This is also the fulfillment of my favorite rallying cry from those who bemoan late-game foul calls: letting the players decide the game. I have raged about this before, and I’m doing it again today because this subject makes me just that angry: The way to let players decide games that have rules is to enforce the rules of those games as exactly as possible. Officials who do everything in their power to do their jobs according to the letter of the law have allowed a basketball game to take place by forcing the participants to adhere to the rules of basketball. Those who refuse to make calls based on what the clock reads have allowed the contests they preside over to become anarchical zoos.

There are scores of playgrounds across the globe where you can watch (most likely free of charge) all the games you want that won’t be decided at the foul line or with a top scorer on the sideline.

In organized basketball, which includes the greatest leagues in the world, one player’s failure to conform to the established regulations will sometimes allow another to finish a game shooting free throws. And it would be remarkably disingenuous to have it any other way.

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One last note on the complaints about late-game officiating: For the sake of full disclosure on my part, The NBA does have an explanation in its rulebook calling for a “higher degree of certainty” on the parts of officials at the end of games. I touched on this in my piece on the matter in June 2008, and my thoughts on that front haven’t changed:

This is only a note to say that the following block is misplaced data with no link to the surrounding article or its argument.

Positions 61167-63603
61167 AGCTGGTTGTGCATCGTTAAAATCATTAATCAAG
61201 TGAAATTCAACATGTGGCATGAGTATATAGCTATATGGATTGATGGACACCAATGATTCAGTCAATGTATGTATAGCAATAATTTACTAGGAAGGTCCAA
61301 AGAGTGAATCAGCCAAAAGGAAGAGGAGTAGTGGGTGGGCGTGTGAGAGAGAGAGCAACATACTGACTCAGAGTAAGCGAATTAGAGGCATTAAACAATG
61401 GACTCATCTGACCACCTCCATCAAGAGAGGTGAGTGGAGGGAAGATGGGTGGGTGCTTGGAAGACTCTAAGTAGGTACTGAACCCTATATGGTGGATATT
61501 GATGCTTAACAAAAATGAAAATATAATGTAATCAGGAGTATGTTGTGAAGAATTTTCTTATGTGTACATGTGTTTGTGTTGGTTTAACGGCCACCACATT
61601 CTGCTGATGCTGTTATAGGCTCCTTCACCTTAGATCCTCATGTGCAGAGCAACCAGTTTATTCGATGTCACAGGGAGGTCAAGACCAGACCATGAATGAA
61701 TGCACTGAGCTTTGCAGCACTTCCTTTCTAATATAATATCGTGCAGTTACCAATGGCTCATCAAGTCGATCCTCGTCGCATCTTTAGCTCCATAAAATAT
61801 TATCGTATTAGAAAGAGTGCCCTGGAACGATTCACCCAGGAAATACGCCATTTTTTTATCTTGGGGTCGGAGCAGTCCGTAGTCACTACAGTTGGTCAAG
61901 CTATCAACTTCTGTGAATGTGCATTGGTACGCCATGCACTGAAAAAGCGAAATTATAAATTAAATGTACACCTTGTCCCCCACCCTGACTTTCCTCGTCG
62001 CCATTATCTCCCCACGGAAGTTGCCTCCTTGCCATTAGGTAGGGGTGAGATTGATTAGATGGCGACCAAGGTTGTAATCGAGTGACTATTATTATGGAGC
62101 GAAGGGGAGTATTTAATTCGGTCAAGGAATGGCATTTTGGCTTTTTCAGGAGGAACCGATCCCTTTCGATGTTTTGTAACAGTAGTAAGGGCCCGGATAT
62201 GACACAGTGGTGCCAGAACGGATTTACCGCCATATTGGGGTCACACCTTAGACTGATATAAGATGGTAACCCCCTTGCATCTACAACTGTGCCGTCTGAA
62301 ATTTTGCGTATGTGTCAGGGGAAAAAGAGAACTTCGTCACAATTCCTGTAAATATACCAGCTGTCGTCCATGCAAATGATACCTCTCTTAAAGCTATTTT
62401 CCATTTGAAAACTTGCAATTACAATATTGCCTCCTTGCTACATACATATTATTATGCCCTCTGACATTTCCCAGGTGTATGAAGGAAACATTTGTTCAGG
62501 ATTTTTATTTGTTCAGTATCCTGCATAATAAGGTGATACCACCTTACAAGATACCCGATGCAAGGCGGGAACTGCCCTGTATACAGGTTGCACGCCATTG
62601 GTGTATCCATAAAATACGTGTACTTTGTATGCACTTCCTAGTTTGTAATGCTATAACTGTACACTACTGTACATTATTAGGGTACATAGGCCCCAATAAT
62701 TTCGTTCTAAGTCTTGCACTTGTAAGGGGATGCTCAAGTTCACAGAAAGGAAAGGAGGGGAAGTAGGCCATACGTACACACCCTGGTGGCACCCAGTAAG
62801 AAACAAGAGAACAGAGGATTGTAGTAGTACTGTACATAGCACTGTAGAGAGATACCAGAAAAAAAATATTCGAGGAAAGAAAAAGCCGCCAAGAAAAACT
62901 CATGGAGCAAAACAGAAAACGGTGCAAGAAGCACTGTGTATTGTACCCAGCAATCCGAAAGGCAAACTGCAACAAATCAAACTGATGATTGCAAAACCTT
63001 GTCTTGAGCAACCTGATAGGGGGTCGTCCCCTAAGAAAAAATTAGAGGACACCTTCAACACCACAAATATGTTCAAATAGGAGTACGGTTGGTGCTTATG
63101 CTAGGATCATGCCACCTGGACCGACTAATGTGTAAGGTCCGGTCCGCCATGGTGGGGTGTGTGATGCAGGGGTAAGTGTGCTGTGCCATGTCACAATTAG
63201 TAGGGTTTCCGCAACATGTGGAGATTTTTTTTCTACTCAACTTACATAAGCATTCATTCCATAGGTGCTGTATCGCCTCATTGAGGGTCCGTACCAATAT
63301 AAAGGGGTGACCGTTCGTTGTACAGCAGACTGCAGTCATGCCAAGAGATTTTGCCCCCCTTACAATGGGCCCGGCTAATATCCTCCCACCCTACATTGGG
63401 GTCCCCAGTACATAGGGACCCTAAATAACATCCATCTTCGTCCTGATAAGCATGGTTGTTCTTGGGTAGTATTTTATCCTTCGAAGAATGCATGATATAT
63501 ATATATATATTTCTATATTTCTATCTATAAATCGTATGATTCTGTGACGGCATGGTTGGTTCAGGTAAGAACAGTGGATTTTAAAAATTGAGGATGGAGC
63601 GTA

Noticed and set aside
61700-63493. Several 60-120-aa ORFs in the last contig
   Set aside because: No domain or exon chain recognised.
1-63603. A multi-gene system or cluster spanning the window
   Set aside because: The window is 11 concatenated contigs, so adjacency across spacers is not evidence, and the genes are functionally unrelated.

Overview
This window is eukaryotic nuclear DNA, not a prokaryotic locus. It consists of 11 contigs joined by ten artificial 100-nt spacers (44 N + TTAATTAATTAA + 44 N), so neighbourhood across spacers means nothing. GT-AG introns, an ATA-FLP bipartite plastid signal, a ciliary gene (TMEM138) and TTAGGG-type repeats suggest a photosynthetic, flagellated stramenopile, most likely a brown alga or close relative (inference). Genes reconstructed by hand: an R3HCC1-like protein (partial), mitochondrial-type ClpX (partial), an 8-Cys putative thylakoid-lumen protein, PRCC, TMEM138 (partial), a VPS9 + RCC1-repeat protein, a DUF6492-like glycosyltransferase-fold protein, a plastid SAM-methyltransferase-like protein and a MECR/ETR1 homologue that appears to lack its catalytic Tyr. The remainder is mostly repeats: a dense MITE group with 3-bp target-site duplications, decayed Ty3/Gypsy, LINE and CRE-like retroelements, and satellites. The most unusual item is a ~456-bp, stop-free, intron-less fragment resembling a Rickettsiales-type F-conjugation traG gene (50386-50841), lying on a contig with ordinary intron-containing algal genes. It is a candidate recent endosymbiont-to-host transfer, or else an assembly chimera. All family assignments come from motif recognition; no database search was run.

It seems self-evident that officials should be as certain as possible for every minute of every game. That’s because it’s their job to enforce the rules and to enforce them…correctly at that. That is the job description for every second that they are on the floor, and thus the idea of asking for a higher level of certainty seems impractical.

Please note that nowhere in the NBA’s explanation is there any suggestion that officials fail to enforce violations they are certain have occurred.

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Inaugural D-Leaguer of Intrigue Orien Greene broke out with his best performance of the young season in Monday night’s Flash win over the Wizards, scoring 25 points on 10-for-12 shooting from the field and turning the ball over just four times, well short of his prior average of 5.2 turnovers per game (second only to Desmon Farmer). Every time I start to get too down on his play, he sucks me back in.

Until next time – when I promise to be cheerier – be sure to follow us on Twitter, and we’ll catch ya on the flip side.

3 Comments

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  1. I mean….I just feel like in theory it’s cool to hope that every play will be judged without context…but I think even referees are suseptible to the electricity or passion of a moment. I don’t think whether its the D-League or the NBA affects this. If you’ve got a guy going off, playing well, and barely keeping his team in a game, you’re going to start sympathizing with him. So when that last foul comes along and it’s a check at the top of the key during a non-shooting action that did not end in a turnover, people are going to be angry. As much as Donaghy has tainted the game, before all that it was always a game of subjective regulation, not objective regulation…I don’t know if I would want it any other way.